have concluded that the destruction of material evidence, such as the defective product in a strict liability action, is a violation of discovery rules appropriate for sanctions. See Shelbyville Mut. Ins. Co. v. Sunbeam Leisure Products Co., 262 Ill. App. 3d 636, 634 N.E.2d 1319, 199 Ill. Dec. 965 (5th Dist. 1994); H & H Sand & Gravel Haulers Co. v. Coyne Cylinder Co., 260 Ill. App. 3d 235, 632 N.E.2d 697, 198 Ill. Dec. 367 (2d Dist. 1994); American Family Ins. Co. v. Village Pontiac GMC Inc., 223 Ill. App. 3d 624, 585 N.E.2d 1115, 166 Ill. Dec. 93 (2d Dist. 1992); Graves v. Daley, 172 Ill. App. 3d 35, 526 N.E.2d 679, 122 Ill. Dec. 420 (3d Dist. 1988); State Farm Fire & Casualty v. Frigidaire, 146 F.R.D. 160 (N.D. Ill. 1992). Furthermore, sanctions may be imposed "despite the absence of a court order barring destruction." Village Pontiac, 585 N.E.2d at 1118. As a result of these cases it is a substantive requirement of each potential litigant in Illinois to preserve the integrity of material evidence. This duty is one of reasonableness and "in determining unreasonable noncompliance, a court may focus on the importance of the information a party is seeking to have produced." Id. Even if noncompliance was shown, sanctions are not appropriate, however, unless the movant can establish prejudice by his inability to examine the spoliated evidence. H & H Sand & Gravel, 632 N.E.2d at 704-05.
If a litigant's conduct is sanctionable, the trial court must also determine what the appropriate sanction should be. H & H Sand & Gravel Haulers, 632 N.E.2d at 701. In this analysis "a court must consider the conduct that gave rise to the sanctions [motion] and the effect of that conduct on the parties." Id. The Second District Appellate Court of Illinois has suggested various factors that should influence a court's determination as to what sanction to impose. These factors include the good faith of the parties, the surprise and prejudicial effect of the evidence, and the diligence of the parties. Id. at 701-02. Finally, all courts recognize that "courts should be reluctant to grant the extreme sanction of barring evidence when that ruling effectively resolves the case against the proponent of the evidence." Shelbyville Mut., 634 N.E.2d at 1324.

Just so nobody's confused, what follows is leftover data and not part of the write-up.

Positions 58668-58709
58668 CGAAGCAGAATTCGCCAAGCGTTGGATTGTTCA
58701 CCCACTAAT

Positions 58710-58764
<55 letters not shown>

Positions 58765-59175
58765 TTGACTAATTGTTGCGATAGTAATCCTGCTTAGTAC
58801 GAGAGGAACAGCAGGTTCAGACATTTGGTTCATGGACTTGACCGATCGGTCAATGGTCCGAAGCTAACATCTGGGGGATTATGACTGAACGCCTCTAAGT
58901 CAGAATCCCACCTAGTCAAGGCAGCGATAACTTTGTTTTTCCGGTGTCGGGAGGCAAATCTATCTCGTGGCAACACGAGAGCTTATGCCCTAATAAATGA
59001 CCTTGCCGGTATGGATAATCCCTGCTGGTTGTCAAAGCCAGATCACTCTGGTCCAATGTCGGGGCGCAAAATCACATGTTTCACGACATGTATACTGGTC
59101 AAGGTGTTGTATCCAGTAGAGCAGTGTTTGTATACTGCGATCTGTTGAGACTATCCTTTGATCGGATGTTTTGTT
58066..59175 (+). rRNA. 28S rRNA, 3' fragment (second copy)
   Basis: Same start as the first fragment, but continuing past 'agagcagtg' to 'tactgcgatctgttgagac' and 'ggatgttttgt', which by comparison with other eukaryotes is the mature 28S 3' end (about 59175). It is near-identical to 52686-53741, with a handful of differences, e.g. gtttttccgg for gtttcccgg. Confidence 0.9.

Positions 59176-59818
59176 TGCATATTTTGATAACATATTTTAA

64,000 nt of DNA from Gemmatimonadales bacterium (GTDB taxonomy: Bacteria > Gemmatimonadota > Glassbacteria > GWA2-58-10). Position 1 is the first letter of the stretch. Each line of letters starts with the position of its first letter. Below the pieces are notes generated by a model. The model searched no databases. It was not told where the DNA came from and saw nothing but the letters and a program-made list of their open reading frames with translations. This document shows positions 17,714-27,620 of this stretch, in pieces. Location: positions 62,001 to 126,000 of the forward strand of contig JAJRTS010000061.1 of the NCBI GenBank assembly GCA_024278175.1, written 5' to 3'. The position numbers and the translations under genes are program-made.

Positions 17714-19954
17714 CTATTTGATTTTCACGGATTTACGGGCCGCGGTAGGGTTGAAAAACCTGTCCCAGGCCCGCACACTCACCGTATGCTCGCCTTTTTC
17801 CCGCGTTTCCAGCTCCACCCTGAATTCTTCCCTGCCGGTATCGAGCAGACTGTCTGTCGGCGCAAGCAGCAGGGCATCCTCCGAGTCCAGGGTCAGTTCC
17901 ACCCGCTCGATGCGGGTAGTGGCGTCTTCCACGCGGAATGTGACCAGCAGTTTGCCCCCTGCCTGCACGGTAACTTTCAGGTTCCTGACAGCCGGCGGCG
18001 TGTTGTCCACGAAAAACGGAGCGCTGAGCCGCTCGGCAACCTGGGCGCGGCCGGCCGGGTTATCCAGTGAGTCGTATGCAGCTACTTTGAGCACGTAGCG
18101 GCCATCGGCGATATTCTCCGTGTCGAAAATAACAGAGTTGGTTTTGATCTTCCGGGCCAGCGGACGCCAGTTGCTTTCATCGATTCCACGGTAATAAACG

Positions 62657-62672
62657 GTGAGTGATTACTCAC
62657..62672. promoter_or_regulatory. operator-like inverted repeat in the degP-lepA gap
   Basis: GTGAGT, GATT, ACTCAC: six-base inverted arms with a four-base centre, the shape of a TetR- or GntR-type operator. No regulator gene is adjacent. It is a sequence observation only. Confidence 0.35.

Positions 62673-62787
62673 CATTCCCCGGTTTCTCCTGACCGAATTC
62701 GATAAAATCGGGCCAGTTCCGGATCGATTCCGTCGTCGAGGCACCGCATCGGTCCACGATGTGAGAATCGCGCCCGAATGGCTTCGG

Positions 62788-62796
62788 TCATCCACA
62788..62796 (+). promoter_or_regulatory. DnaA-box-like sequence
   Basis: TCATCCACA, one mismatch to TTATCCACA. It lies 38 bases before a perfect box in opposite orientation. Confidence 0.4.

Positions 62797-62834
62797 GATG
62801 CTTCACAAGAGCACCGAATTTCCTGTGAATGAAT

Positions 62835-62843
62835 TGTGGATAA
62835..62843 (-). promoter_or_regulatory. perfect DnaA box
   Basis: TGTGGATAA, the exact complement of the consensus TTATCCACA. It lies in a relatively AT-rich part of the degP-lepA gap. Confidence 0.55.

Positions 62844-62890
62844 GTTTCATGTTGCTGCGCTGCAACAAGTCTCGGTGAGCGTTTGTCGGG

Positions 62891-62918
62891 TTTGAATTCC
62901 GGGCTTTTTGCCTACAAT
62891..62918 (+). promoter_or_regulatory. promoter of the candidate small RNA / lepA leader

With these principles in mind, we now turn to defendants' claim that because Thomas sent the engine back to Decker Aero to be repaired and sent the Prairie Hawk to the scrap yard, he has failed to preserve the material evidence in this case. We will examine the two pieces of evidence, the engine and the plane, separately.
First, we decline to exercise our discretion to bar evidence relating to the engine. The issue presented by the repair of the engine is one of first impression in Illinois. Since it is uncontroverted that Decker Aero was the party who actually repaired the engine (and thus altered it from its post-accident condition), defendants are seeking to bar evidence that was spoliated when they controlled the evidence. Defendants fail to cite a single Illinois case in which the trial court barred a plaintiff's evidence that the defendant spoliated. Rather, the courts note that the plaintiff had exclusive control over the material ...